The word "aarti" has been derived from the Rig Veda, one of the earliest Hindu scriptures, which signifies "the highest form of love for God". It comprises of the closing ritual of a prayer. The concept of singing an aarti has evolved from the worship of one of the five elements that the earth is made up of that is fire. The offering of aarti is symbolic to the prevalent Hindu religious belief that God is the centre of all forms of existence. It is seen as an act of submission of an individual to the material form of God in order to experience the highest state of joy.
Every material used while performing aarti is in its most natural form since the prime objective of performing it is to descend into a purer state of mind and soul. The lamp used is made up of clay or a natural metal derived from earth such as silver. The thali or the plate is usually made out of silver as well. Camphor is mainly used for igniting fire, since it leaves behind no residue. Cotton wicks, soaked in pure ghee or clarified butter, are used to light the lamp. The fragrance is brought by the usage of incense sticks that bring tranquility to the worshippers.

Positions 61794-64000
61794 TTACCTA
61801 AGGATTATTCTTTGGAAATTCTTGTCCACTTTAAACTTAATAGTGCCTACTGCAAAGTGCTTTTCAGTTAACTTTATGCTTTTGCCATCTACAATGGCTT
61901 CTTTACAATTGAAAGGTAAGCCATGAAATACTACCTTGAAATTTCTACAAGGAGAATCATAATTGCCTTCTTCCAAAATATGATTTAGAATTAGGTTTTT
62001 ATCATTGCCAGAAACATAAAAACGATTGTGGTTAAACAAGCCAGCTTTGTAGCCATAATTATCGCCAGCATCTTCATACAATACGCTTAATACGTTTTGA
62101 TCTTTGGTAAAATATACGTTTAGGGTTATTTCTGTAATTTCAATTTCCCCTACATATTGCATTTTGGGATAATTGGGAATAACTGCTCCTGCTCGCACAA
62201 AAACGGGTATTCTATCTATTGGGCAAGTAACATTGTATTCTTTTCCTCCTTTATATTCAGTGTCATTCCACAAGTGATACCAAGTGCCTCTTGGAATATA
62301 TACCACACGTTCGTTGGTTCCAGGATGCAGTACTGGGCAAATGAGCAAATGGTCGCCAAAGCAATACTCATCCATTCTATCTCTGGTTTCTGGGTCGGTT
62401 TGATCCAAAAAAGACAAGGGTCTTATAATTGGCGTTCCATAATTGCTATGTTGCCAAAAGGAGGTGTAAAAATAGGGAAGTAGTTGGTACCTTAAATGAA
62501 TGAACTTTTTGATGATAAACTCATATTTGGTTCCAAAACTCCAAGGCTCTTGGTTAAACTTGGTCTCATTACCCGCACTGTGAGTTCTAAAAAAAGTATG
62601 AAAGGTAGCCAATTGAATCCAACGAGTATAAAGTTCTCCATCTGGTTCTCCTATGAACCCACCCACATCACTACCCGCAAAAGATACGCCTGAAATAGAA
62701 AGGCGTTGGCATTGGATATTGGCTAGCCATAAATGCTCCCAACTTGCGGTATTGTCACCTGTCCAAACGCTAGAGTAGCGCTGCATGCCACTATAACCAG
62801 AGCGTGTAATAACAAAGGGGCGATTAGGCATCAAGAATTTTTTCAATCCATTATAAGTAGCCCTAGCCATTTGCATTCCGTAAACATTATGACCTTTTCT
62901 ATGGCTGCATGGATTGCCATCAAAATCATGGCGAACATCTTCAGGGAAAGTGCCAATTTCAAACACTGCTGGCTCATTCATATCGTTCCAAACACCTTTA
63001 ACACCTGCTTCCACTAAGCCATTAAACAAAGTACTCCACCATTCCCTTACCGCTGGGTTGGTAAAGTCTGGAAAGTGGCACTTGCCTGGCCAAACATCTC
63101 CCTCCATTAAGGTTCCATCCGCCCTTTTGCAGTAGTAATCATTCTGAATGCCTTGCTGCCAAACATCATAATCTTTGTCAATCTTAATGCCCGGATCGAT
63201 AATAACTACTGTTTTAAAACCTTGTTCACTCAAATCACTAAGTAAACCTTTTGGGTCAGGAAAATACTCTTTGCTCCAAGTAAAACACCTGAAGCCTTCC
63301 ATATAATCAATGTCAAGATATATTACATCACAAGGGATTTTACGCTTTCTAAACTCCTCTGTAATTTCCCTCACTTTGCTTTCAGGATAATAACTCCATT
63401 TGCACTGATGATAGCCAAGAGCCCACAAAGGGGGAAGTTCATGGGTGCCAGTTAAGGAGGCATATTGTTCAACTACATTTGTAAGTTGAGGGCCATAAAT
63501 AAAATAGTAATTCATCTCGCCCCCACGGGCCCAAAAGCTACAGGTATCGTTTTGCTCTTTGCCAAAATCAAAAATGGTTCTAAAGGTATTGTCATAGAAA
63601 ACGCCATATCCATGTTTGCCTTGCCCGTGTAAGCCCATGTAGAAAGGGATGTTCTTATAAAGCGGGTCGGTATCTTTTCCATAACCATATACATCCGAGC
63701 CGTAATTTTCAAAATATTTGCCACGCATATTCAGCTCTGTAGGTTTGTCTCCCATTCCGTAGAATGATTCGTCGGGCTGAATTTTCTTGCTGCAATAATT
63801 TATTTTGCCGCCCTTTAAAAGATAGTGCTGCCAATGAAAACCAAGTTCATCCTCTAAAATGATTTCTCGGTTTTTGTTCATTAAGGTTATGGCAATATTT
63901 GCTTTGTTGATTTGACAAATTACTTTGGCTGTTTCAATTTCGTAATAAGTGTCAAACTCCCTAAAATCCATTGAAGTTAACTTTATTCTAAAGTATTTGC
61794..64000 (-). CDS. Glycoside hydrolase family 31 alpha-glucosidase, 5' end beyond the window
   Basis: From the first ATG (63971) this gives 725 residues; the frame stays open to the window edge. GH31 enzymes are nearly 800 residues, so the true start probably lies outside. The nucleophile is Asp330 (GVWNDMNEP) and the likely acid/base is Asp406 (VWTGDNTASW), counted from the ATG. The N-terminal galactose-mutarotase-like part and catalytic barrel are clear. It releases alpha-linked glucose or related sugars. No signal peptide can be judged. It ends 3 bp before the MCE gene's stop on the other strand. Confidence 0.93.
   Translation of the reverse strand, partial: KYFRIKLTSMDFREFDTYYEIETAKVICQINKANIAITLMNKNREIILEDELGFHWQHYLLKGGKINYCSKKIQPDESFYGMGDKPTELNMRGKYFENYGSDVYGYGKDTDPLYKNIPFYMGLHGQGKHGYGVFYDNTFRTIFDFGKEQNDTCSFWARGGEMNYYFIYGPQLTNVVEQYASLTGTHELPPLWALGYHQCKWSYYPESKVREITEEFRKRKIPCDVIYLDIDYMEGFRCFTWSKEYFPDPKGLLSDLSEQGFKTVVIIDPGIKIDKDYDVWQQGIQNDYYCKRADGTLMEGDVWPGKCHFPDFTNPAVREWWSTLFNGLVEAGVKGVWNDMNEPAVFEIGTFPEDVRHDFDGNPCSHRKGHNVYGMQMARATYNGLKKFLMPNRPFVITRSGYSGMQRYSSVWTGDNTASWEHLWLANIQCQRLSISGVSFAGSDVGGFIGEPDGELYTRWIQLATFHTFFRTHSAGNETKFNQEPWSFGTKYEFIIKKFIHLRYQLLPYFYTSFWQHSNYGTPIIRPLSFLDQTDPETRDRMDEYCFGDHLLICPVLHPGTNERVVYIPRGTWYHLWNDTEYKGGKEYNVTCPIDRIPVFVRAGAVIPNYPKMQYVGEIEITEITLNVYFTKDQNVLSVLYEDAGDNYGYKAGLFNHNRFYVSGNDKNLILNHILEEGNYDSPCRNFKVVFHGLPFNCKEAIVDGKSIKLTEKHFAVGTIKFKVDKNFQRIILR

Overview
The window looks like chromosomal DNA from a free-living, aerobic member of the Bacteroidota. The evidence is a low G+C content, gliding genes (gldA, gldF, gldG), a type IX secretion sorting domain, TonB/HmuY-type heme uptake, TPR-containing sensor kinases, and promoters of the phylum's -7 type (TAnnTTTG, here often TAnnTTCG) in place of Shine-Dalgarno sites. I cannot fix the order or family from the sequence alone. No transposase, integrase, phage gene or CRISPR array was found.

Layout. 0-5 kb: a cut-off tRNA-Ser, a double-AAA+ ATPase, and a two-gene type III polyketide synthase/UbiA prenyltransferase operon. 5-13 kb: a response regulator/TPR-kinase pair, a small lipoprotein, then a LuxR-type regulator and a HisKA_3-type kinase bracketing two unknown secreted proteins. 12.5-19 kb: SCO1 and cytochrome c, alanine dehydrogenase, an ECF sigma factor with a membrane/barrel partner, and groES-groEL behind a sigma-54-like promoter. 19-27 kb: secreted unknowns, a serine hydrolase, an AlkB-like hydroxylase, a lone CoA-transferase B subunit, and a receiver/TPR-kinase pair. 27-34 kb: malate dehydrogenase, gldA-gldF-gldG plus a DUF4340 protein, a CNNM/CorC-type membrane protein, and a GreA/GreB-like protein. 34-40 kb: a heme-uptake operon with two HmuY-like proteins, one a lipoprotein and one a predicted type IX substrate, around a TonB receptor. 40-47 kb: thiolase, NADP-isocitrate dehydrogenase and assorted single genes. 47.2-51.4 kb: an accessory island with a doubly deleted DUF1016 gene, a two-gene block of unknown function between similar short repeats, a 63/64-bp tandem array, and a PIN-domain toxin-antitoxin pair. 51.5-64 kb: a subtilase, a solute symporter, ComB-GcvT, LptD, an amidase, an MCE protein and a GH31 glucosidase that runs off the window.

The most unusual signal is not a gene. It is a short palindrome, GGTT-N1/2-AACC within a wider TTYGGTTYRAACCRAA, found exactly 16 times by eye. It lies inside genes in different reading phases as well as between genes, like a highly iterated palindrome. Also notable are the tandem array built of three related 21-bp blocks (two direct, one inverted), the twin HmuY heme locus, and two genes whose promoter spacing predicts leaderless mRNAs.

At the time of performing the aarti, the plate is rotated in a clockwise direction in front of the idol, symbolizing a continuous link between the individual, the universe and the divine. This is accompanied by the ringing of a prayer bell and the chanting of devotional hymns. Once the prayer is finished, the plate is taken around to all worshippers present who put their hands over the flame, touch their eyes and in turn dissolve into themselves the divine blessings of the almighty. In this section, we have listed few devotional songs, commonly sung for the various Indian Gods and Goddesses.